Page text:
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The challenge of the Miami Heat's attempt at a three-peat

By Zach Harper | NBA writer

The Heat are looking for their fourth franchise title and third straight. (USATSI)
The Heat are looking for their fourth franchise title and third straight. (USATSI)

Since 1988, Pat Riley has been reaping the benefits of the three-peat concept. Heading into the 1988-89 season, Pat Riley's Los Angeles Lakers were coming off of back-to-back championships and looking to fight for their third straight title. The term "three-peat" has always been credited by Riley as something that Byron Scott coined at the time, but that didn't stop Riley from trademarking the use of it on jackets, shirts, and hats.

The Lakers made it to the NBA Finals in 1989 and were four wins away from completing a feat that would have put those Lakers teams into a rare historic club in the NBA. But instead of winning their third straight championship trophy, the Lakers were swept in four games by the Detroit Pistons.

While the loss of a chance at history occurred for Riley's squad, he would go on to receive royalty checks from the use of "three-peat" merchandise when the Chicago Bulls won three straight titles from 1991 to 1993 and again from 1996 to 1998. When the Lakers finally won three straight championships from 2000 to 2002, Riley was there once again collecting some supplemental income from the three-peat merchandise that was sold in an official capacity.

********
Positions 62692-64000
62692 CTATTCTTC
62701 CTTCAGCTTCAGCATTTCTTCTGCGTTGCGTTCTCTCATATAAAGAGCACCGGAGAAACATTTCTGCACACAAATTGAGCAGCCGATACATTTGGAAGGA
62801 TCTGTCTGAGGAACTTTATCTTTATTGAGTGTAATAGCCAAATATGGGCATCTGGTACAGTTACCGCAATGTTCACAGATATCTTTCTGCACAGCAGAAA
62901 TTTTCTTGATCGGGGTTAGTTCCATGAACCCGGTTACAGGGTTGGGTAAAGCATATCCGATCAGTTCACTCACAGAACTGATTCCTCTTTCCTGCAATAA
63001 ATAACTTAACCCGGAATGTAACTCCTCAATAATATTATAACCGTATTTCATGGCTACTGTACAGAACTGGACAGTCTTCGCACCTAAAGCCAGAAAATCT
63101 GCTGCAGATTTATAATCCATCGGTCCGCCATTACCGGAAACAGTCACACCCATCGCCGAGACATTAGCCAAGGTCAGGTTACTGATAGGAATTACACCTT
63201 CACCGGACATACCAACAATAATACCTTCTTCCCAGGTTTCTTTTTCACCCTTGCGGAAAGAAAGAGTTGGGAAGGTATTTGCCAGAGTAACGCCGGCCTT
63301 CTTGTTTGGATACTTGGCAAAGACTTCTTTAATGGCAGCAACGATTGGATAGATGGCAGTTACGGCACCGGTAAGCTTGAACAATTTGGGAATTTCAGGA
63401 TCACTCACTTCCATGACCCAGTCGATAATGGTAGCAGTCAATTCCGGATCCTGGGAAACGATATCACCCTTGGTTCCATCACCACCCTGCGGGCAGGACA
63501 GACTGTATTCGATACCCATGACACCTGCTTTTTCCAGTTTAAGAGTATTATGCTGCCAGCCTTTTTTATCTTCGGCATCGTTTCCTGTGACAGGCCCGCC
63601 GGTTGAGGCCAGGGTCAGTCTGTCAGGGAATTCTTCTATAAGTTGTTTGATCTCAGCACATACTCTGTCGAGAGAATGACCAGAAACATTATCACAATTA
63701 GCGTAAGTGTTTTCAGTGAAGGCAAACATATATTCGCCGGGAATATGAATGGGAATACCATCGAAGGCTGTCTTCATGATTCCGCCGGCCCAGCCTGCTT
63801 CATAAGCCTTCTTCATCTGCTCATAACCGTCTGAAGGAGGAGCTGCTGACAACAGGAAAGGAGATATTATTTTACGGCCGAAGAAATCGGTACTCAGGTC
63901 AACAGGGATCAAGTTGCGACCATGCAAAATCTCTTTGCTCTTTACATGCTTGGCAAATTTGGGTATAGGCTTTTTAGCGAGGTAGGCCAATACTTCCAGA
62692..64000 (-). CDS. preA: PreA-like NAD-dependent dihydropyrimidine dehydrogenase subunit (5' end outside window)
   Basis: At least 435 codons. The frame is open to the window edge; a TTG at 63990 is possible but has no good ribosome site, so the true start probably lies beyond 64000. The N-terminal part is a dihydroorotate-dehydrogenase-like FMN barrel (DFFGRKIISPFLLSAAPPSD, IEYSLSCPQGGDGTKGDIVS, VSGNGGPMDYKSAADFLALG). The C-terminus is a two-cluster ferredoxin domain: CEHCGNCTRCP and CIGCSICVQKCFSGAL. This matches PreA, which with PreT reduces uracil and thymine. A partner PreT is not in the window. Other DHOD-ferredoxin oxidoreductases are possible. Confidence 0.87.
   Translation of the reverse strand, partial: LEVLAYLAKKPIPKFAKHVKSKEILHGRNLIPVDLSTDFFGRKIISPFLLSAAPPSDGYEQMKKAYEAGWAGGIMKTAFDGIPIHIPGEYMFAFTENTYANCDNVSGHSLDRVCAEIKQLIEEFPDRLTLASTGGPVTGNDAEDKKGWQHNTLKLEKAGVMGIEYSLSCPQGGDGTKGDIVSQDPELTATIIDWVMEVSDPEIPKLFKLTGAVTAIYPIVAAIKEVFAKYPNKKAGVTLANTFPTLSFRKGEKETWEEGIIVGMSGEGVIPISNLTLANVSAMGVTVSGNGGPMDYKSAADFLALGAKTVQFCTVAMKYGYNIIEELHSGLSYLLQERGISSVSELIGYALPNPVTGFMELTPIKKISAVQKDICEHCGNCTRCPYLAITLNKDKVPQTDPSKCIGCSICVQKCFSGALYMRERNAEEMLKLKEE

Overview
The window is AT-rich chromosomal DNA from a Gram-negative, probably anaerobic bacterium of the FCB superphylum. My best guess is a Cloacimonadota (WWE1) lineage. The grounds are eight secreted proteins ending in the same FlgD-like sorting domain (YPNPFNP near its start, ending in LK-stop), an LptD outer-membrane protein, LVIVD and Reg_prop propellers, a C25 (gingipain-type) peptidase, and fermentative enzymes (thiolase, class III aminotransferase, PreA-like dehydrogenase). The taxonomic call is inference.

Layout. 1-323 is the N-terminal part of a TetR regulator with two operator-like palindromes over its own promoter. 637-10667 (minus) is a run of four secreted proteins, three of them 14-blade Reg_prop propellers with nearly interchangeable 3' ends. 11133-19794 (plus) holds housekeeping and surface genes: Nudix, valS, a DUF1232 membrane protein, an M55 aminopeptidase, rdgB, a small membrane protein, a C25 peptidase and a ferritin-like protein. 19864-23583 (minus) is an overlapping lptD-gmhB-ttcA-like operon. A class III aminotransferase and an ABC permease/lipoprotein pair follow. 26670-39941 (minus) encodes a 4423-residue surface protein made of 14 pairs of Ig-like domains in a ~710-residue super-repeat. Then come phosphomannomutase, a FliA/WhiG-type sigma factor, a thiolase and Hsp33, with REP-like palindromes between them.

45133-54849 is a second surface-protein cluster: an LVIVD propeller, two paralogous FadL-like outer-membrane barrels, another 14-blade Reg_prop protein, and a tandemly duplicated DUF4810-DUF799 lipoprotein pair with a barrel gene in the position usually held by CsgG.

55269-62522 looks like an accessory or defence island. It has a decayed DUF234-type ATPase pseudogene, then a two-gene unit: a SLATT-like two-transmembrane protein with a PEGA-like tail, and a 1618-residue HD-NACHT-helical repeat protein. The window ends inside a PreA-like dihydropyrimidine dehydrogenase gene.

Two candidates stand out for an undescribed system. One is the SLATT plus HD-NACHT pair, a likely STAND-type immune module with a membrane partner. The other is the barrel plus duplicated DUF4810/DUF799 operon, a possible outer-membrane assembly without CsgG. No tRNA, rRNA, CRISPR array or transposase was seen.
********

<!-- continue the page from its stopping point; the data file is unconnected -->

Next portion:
Winning championships in the NBA means you've conquered a multitude of factors. You've figured out the offensive schemes that you excel in, the defensive schemes and roles you've convinced players to buy into and believe in, and how to check your ego at the door when coming together for a collective goal that promotes self-sacrifice and team unity. With all of these things and a little bit of good fortune, you can win an NBA title as a team if you have the proper talent.

However, winning multiple titles and consecutive titles is a whole other beast, in and of itself.

In Phil Jackson's book Eleven Rings, the coach that helped guide three separate three-peats in his career talked about how one of the biggest hurdles of the 1992-93 season for the Chicago Bulls was boredom. The grind of 82 games that often stretched toward 100 games in a season was something that could become repetitive, forcing creative motivations to manifest in order to keep their interest.

While we often expect superhuman exploits from the best athletes and teams in the world, they're still very much human beings and human beings can be drawn to apathy if forced into the same cycle of events. Anticipation becomes expectation and expectation can bring complacency without the proper focus and stimulation. Trying to convince a basketball team that hasn't been denied their goal in the previous two years to keep their focus and fine-tune their sharpness in the regular season in order to be ready for the playoffs in six months can be difficult.

As the Miami Heat prepare for the 2013-14 season, they'll be trying to knock down the Chicago Bulls, Indiana Pacers, Brooklyn Nets, and New York Knicks from trying to climb up the mountain in the Eastern Conference. But as much as they'll be trying to show they're still the class of the conference and the league, one of their biggest combatants in the coming season will be boredom.